The second minor disappointment came in the form of Salvationist composer Ray Steadman-Allen's 'The Eternal Quest', performed by Brett Baker. As usual, Brett Baker performed with his usual style and conviction but there were too many times when the band, soloist and conductor seemed to be disagreeing on tempo and phrasing, resulting in some messy moments. There was however some exquisite pp playing from band and soloist in the central movement that introduced the hymn tune theme and Brett Baker continues to enhance his already formidable reputation.

The 2nd half started with the unfamiliar 'Agincourt Song' and finished with Boellman's 'Suite Gothique' that is now a central part of Dyke's concert repertoire. They offered one encore in the form of JJ Richards quick march "The Waltonian", which to be honest wasn't really needed and seemed out of place after the gourmet offerings on the menu. Still a great night's quality entertainment from the National Champions.

Throughout, the Black Dyke Band demonstrated why the are amongst the finest: there was more than enough brilliant playing from both individuals and ensemble to keep the large and knowledgeable audience happy and to keep filling concert halls (just about on this occasion) and enables Dyke to pioneer new works. With the recent rediscovery of contest form as well, it could prove to be a momentous year for Nicholas Childs and the band. A late entry to the Masters perhaps?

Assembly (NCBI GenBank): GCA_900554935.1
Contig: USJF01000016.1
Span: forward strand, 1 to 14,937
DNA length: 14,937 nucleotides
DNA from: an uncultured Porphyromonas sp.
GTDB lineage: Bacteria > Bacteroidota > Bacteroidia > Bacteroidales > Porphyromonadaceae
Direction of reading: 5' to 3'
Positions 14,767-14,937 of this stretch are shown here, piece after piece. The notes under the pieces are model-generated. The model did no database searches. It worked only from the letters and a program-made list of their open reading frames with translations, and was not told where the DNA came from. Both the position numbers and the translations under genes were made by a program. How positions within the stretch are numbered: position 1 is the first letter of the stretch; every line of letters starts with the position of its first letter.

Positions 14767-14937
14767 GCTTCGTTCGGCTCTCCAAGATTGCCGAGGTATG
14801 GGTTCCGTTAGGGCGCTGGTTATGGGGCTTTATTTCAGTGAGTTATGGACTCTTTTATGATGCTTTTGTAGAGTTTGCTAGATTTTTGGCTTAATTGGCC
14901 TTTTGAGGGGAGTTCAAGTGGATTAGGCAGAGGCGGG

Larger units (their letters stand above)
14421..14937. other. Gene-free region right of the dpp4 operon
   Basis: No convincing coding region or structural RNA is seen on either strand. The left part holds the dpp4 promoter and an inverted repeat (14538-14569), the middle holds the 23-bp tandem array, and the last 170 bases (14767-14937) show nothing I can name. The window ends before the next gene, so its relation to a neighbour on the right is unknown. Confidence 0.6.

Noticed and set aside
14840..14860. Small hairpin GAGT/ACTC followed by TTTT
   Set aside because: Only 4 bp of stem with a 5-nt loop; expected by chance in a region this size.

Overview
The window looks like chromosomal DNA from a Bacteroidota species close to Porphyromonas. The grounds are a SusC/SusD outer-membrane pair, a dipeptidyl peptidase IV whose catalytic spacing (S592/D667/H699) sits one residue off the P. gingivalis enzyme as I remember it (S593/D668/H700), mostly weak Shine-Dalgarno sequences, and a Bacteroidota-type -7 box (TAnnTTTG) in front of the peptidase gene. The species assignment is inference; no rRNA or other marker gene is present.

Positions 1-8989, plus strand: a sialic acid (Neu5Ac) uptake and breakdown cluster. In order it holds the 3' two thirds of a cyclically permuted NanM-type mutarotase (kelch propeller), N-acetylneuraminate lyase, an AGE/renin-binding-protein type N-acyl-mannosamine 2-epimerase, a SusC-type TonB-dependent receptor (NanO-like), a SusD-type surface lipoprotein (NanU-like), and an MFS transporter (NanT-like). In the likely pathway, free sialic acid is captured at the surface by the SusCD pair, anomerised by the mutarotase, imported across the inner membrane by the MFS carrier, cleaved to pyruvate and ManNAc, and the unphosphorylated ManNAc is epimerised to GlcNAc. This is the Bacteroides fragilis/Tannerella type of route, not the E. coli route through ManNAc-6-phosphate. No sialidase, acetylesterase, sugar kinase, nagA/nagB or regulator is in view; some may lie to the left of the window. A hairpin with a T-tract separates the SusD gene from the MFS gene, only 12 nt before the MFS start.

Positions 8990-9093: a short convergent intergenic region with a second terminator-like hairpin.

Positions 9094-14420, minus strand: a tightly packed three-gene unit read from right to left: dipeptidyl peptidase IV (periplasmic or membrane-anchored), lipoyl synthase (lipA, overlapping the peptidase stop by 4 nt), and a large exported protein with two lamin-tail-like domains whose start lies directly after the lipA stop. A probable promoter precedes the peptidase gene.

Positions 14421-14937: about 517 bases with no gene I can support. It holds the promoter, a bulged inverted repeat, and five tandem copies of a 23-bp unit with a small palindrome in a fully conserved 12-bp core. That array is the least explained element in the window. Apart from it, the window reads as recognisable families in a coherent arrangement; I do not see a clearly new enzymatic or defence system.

John Ward


John Ward

John is currently 21 years old. His musical background has been within the Salvation Army. He is a member of the Castleford Citadel Band in Yorkshire on Flugel and one one of the conductors of the 40 strong Yorkshire Area Youth Band. His trips to the summer schools have allowed to him to play under Stephen Cobb, Keith Wilkinson, William Himes and other SA leading conductors and musicians. He has an active interest in music as a whole, particularly the playing and performances of the best championship bands and orchestral brass groups.

John is employed with a large European paper merchant on the Inside sales team and lives with his family near Leeds. Other than music, his hobbies are playing football and watching Leeds Utd (we've got a young side but we're not dirty!)